Flash

CALCULUS by Calvin Westra

Last to first, his girlfriend dumped him, he did not get the job, his accent sailed out the window of my car, and he sneezed harder than I’d ever seen before. It was an incredible sneeze, the kind that has you spitting and slobbering over the windshield, catching your breath, feeling like something knocked the wind out of you. We watched as the accent flapped over the median, through oncoming traffic, and off among the tumbleweeds. I said, “Is that what I think it is?” And he said, “Yeah, that’s right. My accent.” It was a horrible accent and I’d

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HOT SAUCE GLOW by Jody Rae

Is it true we’ll spend the next nine months across worn-down Neapolitan-chocolate-brown carpet that we tell ourselves we’ll cover with a rug, but never do? The cinder block walls are painted dried vanilla ice cream on warm pavement. Like a wound that won’t heal, the thick drapes won’t close all the way and they bleed a strawberry sunset over Wide Open Spaces, an autumn-tinged campus and the regal-yet-defunct Boise train depot.  For a split second, I think you are giving me the cold shoulder when I come home from class and you are asleep with your eyes open and, yes,

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THE DOGS WENT BACK ON ALL FOURS by Evelyn Winters

The man went out to get the mail. He opened the mailbox and looked inside. There were envelopes and a magazine. The magazine was Gourmet. It was a monthly for his wife, but his wife was dead. The periodical people probably didn’t know she died. If they do find out will they cancel her subscription? he wondered. The night’s air was brisk and clear. Walking weather. The street was quiet. He was one of those sad men you see walking around with their eyes on the pavement. Trudged in the rain. Trudged under the sun. Dragging his feet. But now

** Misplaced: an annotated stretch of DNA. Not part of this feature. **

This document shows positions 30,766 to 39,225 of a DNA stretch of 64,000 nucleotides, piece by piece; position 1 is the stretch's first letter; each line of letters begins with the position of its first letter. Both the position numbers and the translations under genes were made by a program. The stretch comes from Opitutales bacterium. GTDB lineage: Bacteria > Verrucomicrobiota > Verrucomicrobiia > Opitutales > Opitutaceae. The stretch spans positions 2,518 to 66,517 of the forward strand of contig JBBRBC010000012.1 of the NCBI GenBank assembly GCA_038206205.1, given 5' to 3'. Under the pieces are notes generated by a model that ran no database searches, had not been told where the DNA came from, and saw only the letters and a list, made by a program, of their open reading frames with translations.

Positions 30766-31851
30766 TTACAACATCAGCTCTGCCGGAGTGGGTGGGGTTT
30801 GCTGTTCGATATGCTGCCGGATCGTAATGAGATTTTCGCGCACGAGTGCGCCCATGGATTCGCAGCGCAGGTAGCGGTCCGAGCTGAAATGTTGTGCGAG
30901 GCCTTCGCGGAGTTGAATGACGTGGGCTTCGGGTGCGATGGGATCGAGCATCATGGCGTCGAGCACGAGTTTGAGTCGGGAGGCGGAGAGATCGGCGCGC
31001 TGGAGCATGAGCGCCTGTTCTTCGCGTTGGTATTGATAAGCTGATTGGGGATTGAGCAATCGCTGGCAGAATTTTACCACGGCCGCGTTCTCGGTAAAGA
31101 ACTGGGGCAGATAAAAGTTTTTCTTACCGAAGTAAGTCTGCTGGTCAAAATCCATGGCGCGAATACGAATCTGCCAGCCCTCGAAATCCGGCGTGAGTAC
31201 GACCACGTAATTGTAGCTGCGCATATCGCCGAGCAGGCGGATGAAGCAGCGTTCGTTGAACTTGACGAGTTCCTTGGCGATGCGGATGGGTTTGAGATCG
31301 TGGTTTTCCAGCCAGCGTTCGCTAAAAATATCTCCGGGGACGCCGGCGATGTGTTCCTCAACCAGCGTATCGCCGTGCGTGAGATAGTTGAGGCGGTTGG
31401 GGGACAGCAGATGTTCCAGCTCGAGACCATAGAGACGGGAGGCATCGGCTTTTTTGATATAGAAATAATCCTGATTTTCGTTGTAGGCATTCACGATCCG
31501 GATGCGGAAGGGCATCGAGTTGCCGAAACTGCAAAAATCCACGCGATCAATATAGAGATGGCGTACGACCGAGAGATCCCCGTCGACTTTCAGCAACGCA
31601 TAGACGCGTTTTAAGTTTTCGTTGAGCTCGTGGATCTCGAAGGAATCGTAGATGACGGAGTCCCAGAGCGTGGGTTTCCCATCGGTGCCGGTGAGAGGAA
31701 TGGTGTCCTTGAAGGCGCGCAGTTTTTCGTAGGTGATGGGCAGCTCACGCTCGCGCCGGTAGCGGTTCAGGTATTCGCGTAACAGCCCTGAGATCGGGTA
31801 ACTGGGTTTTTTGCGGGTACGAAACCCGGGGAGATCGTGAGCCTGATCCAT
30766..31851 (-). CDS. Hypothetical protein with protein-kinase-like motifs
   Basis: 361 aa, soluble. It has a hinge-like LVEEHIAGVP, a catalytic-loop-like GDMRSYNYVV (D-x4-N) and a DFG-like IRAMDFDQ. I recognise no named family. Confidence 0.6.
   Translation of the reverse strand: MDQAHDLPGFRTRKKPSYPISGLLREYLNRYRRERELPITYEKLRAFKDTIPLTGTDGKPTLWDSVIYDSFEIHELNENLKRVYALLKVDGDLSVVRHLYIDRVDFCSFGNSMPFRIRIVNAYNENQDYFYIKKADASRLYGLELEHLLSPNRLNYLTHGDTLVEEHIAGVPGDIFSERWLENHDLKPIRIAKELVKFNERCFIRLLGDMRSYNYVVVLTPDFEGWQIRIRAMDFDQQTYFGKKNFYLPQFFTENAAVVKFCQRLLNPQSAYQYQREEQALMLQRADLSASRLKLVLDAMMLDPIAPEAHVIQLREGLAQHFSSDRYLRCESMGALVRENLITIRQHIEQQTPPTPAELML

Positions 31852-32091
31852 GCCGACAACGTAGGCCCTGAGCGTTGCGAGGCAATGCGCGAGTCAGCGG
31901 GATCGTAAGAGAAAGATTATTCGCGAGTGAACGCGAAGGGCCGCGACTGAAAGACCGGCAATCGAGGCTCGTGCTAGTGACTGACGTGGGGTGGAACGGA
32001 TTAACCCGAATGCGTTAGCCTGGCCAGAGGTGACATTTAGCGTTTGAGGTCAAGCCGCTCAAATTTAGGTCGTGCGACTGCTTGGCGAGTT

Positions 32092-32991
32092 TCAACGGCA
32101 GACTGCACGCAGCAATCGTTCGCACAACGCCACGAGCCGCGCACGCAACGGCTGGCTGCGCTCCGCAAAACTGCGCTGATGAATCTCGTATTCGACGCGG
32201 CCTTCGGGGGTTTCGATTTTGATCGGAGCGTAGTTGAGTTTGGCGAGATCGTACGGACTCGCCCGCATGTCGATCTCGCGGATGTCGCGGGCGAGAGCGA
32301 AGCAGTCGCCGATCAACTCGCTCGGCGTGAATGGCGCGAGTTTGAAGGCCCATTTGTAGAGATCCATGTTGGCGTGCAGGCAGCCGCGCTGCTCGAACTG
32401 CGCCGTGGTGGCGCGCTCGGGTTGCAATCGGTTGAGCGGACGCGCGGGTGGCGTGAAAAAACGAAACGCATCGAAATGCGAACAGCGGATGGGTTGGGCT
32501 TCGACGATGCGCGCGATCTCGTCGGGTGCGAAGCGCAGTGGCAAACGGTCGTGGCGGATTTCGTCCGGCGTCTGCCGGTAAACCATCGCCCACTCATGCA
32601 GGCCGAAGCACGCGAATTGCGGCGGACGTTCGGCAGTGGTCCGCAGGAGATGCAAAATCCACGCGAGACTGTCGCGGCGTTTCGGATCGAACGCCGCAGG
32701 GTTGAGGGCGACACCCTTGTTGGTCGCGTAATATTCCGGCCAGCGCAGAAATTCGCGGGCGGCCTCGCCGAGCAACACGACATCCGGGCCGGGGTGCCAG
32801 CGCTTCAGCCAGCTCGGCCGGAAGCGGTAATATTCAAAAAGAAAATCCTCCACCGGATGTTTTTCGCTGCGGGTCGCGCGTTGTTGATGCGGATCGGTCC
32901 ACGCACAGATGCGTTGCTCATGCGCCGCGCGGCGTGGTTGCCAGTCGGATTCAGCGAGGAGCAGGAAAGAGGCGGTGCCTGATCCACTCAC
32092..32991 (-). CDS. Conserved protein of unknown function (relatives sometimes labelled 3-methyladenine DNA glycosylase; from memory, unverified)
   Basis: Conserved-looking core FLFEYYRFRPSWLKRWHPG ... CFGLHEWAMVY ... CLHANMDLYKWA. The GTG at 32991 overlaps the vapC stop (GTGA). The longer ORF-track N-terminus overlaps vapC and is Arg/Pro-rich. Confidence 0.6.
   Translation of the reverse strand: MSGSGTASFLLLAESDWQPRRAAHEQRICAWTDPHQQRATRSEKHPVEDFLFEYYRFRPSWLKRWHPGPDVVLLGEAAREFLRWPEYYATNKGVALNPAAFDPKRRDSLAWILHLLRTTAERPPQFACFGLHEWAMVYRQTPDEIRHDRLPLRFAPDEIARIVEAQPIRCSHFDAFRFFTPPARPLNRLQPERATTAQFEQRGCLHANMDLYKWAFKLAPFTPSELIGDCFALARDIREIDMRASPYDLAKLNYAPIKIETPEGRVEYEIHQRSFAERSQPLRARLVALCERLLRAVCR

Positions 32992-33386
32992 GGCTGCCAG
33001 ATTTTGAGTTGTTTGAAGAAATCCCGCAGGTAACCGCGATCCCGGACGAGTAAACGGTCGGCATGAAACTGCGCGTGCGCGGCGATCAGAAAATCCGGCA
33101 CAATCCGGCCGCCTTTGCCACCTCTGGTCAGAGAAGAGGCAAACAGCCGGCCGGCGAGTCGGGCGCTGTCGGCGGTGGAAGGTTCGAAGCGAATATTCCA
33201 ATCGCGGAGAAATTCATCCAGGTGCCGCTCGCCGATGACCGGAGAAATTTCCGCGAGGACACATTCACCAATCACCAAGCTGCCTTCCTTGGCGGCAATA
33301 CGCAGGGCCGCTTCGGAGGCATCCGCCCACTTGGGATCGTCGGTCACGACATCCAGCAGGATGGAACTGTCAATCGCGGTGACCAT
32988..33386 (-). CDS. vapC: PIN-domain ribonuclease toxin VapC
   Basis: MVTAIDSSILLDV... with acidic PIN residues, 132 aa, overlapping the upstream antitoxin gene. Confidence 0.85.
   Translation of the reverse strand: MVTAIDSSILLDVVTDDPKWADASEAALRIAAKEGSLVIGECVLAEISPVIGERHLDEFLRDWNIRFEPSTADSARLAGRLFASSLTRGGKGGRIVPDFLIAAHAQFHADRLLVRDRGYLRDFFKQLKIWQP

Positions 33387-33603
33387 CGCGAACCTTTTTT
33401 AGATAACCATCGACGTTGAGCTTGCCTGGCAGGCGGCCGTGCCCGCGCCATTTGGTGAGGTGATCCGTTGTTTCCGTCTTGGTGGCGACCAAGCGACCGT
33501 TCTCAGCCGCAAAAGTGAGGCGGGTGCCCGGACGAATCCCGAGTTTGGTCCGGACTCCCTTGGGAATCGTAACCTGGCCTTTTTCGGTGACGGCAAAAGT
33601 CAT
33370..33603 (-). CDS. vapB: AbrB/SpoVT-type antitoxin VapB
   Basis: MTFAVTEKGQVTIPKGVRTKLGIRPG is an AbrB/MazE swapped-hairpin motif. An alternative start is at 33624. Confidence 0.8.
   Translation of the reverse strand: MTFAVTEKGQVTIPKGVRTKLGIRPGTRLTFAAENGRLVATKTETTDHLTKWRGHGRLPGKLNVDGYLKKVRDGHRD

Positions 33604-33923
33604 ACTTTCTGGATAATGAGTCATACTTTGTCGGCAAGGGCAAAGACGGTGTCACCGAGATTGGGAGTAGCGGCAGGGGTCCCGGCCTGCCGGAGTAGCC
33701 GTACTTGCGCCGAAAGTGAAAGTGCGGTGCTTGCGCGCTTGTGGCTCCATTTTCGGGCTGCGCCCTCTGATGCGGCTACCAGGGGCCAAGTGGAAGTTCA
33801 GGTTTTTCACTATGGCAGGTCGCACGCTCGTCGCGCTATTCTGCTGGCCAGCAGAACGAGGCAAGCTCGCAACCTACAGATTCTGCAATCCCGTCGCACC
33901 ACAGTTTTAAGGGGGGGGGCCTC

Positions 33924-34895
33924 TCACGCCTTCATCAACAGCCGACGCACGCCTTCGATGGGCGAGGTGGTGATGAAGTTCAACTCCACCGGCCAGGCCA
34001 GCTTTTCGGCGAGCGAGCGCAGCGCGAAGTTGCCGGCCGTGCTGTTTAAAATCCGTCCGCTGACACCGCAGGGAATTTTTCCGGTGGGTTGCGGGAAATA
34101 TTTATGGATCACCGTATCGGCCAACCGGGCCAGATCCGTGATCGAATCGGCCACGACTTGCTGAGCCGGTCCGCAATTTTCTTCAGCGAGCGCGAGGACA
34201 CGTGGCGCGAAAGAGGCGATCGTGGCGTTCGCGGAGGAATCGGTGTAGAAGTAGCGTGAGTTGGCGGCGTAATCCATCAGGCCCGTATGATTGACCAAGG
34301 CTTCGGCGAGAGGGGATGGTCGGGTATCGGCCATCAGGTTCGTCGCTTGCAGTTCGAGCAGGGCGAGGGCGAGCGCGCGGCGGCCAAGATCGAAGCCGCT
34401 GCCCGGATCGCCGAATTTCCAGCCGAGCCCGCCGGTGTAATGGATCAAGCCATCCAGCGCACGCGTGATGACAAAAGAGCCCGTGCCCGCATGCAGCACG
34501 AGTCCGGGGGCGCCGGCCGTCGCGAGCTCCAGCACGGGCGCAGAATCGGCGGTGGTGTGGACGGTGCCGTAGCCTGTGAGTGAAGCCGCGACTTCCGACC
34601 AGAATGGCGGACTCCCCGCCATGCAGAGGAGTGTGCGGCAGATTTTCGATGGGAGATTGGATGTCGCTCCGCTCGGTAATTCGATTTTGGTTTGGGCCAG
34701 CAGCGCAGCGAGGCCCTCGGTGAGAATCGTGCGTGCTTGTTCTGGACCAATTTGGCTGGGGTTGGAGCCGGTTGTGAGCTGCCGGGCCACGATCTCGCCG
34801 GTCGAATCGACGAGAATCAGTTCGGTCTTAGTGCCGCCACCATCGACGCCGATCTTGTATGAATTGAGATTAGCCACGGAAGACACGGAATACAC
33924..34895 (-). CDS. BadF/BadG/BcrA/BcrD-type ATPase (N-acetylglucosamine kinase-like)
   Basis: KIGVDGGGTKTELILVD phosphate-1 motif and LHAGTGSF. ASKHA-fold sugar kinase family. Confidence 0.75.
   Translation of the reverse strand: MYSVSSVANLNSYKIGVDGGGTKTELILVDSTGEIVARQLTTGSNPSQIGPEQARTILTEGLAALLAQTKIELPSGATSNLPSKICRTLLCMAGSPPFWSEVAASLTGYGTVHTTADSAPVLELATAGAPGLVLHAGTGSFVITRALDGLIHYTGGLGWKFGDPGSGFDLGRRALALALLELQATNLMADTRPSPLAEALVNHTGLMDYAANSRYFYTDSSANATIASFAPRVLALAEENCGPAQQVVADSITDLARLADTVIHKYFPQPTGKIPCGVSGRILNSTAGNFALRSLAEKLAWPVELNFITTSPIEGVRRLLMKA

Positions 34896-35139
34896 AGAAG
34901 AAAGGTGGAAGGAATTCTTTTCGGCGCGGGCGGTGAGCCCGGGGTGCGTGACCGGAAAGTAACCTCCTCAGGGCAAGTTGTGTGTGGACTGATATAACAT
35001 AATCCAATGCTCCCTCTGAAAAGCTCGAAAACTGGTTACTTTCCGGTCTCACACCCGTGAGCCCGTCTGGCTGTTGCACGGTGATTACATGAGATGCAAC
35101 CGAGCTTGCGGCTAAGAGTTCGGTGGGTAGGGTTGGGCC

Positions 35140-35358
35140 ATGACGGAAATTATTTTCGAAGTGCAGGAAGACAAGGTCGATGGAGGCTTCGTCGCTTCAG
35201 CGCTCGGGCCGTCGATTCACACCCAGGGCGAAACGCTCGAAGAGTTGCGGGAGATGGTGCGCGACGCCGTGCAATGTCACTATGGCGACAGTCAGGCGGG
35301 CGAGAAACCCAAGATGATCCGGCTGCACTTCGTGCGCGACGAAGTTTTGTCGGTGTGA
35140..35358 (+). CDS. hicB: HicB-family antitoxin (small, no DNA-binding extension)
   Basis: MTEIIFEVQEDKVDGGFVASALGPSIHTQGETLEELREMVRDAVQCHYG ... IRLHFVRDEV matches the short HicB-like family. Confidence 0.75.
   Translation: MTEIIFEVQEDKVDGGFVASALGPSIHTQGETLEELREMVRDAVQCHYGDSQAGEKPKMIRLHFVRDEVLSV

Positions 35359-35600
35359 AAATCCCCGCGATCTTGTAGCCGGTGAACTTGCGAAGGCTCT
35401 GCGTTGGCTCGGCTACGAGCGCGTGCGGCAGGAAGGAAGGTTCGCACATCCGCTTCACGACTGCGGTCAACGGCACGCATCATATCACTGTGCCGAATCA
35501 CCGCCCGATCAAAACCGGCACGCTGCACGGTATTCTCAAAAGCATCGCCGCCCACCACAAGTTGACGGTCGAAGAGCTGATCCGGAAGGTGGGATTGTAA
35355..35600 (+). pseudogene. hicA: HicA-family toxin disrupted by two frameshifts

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GONE BABY GONE by Patricia Q. Bidar

Arthur and I are lucky. A client of mine on 110th and Broadway—I clean houses—had a family thing and needed to leave the country for a few months. Arthur and I could stay. It’s late morning. The door buzzer sounds and Arthur springs up. His old friend, Joey Chestnut. What we know so far is that Joey’s gotten clean, or at least a lot cleaner than the last time we saw him. He has a lady now. Maybe she’s a calming influence. Now Arthur and Joey are going on a fishing weekend. They’re traveling light because just yesterday Arthur’s Pacer

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LAST-DITCH EFFORT: A FAMILY DRAMA TOLD IN NINE CHAPTERS by Torrey Kurtzner

Flip a Coin Christmas morning, 1999. My mother and father were seated on a couch in our living room. Neither seemed to acknowledge the other’s presence. Instead, they both stared lifelessly at a nearby wall. Holiday festivities be damned; it was just another day in matrimonial hell for my folks. My father awkwardly turned to face my mother. “Merry Christmas,” he said begrudgingly, holding out an envelope. “It’s an Applebee’s gift card.” My mother glanced at the envelope and sighed. “I don’t think I love you anymore,” she said. “Oh?” “Yes. You’re not surprised, are you?” “No, not at all,”